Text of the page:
06 December 2017 | News
FDA is now preparing for a significant wave of new technologies that are nearly certain to transform medical practice.
Image credit- 3Dhubs.com
The U.S. Food and Drug Administration (FDA) has issued new guidelines related to the 3D printing of medical devices. FDA is now preparing for a significant wave of new technologies that are nearly certain to transform medical practice.
3D printing of medical devices, medications and human tissue is quickly becoming a promising reality. Patients have already benefitted from 3D printed medical products through access to personalized devices and innovative drugs that have led to significant health improvements.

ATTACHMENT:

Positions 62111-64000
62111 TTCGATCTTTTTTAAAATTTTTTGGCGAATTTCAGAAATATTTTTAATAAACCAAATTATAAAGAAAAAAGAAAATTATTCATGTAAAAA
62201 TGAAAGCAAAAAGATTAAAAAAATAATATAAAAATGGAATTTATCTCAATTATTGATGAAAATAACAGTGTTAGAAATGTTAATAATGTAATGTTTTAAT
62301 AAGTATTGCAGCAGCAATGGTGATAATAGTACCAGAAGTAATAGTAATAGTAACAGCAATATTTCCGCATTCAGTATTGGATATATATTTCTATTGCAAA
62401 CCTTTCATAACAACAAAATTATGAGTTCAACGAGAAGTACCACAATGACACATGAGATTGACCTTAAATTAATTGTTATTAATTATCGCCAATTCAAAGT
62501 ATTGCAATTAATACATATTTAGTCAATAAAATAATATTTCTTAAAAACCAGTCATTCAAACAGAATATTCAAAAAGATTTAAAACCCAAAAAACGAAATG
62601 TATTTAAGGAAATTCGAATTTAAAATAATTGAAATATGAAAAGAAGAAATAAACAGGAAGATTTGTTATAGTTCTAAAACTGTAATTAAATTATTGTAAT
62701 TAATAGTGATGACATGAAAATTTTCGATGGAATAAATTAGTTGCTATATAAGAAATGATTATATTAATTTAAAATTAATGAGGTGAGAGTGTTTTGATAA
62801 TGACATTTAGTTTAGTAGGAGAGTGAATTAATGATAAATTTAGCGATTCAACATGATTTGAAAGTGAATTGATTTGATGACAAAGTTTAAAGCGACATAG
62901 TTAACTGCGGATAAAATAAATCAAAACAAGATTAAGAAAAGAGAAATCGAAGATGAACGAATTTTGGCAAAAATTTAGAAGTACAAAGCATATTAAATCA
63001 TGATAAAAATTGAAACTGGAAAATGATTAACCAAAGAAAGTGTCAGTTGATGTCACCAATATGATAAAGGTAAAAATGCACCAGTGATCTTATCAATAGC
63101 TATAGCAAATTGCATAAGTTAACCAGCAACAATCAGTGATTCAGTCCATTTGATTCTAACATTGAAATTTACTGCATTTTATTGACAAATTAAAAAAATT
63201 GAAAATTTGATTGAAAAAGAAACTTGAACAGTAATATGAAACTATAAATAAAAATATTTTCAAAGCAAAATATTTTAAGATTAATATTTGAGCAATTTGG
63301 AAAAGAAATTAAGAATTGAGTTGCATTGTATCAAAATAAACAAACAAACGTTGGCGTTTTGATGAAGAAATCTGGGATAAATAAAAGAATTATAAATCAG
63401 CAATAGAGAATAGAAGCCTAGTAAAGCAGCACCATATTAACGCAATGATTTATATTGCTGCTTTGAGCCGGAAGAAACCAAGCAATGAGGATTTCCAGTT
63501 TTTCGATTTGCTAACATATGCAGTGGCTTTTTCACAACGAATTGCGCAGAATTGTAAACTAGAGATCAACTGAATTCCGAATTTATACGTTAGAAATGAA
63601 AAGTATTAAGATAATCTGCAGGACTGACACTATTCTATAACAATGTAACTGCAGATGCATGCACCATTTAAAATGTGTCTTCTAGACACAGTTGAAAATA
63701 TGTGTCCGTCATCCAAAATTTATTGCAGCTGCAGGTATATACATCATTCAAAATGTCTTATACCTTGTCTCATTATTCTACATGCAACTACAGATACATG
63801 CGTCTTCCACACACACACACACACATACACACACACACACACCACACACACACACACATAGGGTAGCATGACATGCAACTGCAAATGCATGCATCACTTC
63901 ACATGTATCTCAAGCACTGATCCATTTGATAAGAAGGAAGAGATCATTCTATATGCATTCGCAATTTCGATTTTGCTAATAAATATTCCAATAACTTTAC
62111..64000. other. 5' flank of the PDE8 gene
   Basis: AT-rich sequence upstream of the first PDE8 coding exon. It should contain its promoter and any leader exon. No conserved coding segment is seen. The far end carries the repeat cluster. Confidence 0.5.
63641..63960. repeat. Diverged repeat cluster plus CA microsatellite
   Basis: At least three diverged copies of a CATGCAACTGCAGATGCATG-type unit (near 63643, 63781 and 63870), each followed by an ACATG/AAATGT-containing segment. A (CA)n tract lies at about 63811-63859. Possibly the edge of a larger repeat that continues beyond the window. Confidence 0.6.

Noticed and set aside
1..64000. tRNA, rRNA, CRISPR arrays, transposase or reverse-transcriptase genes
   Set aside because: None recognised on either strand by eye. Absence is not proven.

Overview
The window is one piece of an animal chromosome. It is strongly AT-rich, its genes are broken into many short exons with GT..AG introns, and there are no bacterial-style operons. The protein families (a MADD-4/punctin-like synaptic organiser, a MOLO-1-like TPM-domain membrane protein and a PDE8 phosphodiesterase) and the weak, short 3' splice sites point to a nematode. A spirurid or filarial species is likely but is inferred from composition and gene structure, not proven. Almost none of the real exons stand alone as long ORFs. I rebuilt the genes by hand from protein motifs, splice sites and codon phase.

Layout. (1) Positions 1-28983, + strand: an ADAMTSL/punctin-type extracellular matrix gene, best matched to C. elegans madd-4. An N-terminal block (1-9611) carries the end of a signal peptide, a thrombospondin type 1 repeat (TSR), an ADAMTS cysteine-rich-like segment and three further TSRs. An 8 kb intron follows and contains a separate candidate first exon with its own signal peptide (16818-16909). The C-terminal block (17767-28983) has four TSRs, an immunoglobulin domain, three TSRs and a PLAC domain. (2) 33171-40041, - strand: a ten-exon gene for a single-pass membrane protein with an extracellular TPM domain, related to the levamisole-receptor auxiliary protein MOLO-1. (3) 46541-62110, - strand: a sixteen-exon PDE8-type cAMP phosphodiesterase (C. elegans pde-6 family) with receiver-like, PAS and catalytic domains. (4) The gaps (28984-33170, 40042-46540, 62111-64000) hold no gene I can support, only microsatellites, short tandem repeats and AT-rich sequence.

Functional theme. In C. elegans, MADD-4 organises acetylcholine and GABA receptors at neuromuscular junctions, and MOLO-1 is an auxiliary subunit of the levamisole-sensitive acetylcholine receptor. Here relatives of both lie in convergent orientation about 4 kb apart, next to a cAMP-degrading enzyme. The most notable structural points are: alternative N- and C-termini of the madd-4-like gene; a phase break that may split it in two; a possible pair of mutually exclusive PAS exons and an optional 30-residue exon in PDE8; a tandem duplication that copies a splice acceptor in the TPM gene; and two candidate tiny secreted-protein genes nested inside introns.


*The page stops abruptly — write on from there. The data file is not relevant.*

The new guidelines include information on how to properly submit devices to the FDA, device design, how to test for function and durability and much more.
The Center for Biologics Evaluation and Research has recently interacted with more than a half-dozen manufacturers who have expressed interest in using 3D printing in some capacity to produce their medical products.
Developing a transparent policy on 3D printing remains an important next step, and FDA plans to explore the role of nontraditional manufacturing facilities like a hospital operating room or university laboratory.
The FDA also plans to review the regulatory issues related to the bioprinting of biological, cellular and tissue-based products in order to determine whether additional guidance is needed beyond the recently released regulatory framework on regenerative medicine medical products.